03 May 2021
The Central Statistics Office (CSO) has today (03 May 2022) published the results of the Frontier series on Business Signs of Life: Business Survival. Particular care must be taken when interpreting the statistics in a Frontier publication as it may use new methods which are under development and / or data sources which may be incomplete. The series has been created by the CSO to provide up to date information on how enterprises have survived during the COVID-19 pandemic.
This release, ‘Business Signs of Life Series Two: Business Survival, 2020 to 2021’, tracks the 2019 business population through the pandemic and splits enterprises into three categories: ‘Appears Closed’, ‘At Risk of Closing’ and ‘Still in Business’, using various administrative data sources.
Commenting on the results, Statistician, Sorcha O’Callaghan, said:
“The results show that of the enterprises with two or more persons engaged in 2019, 84% were estimated to be still in business at the end of 2021. Of the 1.5 million persons engaged in these enterprises in 2019, 1.4 million (94%) were associated with an enterprise that survived, while 2% were associated with an enterprise which appeared to be closed at the end of 2021 and almost 4% were associated with an enterprise at risk of closing.
The highest proportion of enterprises that appear closed were in the Real estate activities sector (10%) and the Accommodation & food service activities sector (9%).
More than one in ten (10.4%) enterprises trading pre-COVID-19 were at risk of closing at the end of 2021. The Other services activities sector, which includes gyms and hairdressers, had the highest proportion of enterprises which showed signs of being at risk of closing at 18%. This was followed by Construction (15%) and Accommodation & food service activities (14%). Restrictions during the pandemic had a significant impact on all these sectors.
Among enterprises in the micro size class (two-nine persons engaged) in 2019, 7% appeared closed at the end of 2021. This was followed by small enterprises (10-49 persons engaged) at 3%, medium enterprises (50-249 persons engaged) at 2% and large enterprises (250+ persons engaged) at just 0.5%.
Almost one in eight (12%) micro enterprises in 2019 were at risk of closing at the end of 2021. This was followed by almost 4% of small enterprises, whereas less than 2% of both large enterprises (1.5%) and medium enterprises (1.9%) were in this category.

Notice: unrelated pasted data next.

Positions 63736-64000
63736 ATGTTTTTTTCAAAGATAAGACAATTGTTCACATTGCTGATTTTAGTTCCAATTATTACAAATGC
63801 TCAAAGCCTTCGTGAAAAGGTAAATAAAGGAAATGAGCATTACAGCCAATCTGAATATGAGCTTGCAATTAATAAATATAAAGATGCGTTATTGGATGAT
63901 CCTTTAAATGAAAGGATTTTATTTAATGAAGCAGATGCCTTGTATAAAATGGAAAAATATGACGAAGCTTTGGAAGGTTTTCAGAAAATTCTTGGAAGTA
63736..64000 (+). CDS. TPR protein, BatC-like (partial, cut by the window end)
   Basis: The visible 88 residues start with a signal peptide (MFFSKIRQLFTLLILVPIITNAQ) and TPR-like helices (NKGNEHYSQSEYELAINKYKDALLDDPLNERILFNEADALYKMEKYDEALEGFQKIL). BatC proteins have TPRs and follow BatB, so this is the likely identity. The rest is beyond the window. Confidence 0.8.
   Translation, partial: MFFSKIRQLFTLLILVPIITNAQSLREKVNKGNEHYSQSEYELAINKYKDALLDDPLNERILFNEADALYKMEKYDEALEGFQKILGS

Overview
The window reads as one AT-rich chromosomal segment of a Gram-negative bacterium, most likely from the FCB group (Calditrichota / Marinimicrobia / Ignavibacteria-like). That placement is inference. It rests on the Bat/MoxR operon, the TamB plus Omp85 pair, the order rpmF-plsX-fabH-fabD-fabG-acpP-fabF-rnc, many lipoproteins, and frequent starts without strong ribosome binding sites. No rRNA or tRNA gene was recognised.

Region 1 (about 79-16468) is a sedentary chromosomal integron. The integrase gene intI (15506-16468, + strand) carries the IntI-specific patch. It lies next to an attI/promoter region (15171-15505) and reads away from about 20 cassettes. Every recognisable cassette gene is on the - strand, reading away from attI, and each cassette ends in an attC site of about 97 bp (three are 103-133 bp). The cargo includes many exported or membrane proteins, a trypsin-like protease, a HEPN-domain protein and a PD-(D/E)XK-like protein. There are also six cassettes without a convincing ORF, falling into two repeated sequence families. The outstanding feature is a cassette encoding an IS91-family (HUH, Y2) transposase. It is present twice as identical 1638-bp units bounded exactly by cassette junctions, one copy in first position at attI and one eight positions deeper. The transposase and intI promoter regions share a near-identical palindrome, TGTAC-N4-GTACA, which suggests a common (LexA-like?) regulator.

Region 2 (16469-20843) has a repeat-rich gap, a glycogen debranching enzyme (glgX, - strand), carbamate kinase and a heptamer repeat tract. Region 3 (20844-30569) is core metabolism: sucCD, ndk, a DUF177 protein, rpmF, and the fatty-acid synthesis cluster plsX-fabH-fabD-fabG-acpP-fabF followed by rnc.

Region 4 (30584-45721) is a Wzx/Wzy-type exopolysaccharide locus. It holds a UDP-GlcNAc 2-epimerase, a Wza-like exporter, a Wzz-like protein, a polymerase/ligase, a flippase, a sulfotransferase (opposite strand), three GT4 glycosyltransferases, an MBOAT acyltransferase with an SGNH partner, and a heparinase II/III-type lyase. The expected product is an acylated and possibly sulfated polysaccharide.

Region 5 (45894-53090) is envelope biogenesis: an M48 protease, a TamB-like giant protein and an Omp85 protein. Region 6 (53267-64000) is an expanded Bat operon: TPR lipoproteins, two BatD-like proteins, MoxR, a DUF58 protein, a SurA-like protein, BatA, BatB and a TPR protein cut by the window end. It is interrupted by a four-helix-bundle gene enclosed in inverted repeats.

Among the 653 large enterprises in 2019, 640 (98%) were still in business at the end of 2021. There were also more than nine in ten medium enterprises at 96% and small enterprises at 94% which survived at the end of 2021. Micro enterprises had an 81% survival rate.”
The population of enterprises in this publication refers to the 2019 Structural Business Statistics (SBS) population and excludes enterprises in Agriculture, Financial Services, Public Administration, Education, Human Health & Social Work, among others. Within this population, enterprises with less than two persons engaged have been excluded.
Since the enterprise population is based on the reference year 2019, any new enterprises that have commenced trading over the period 01 January 2020 to 31 December 2021 are not captured in this release. It should be noted that, while this release focuses on enterprise closures and survival, there is always churn in the business population that includes both enterprise births and deaths. While enterprises closed or became at risk of closing during the COVID-19 pandemic, new businesses have also started trading.
Sorcha O'Callaghan (+353) 21 453 5523
or email email@example.com
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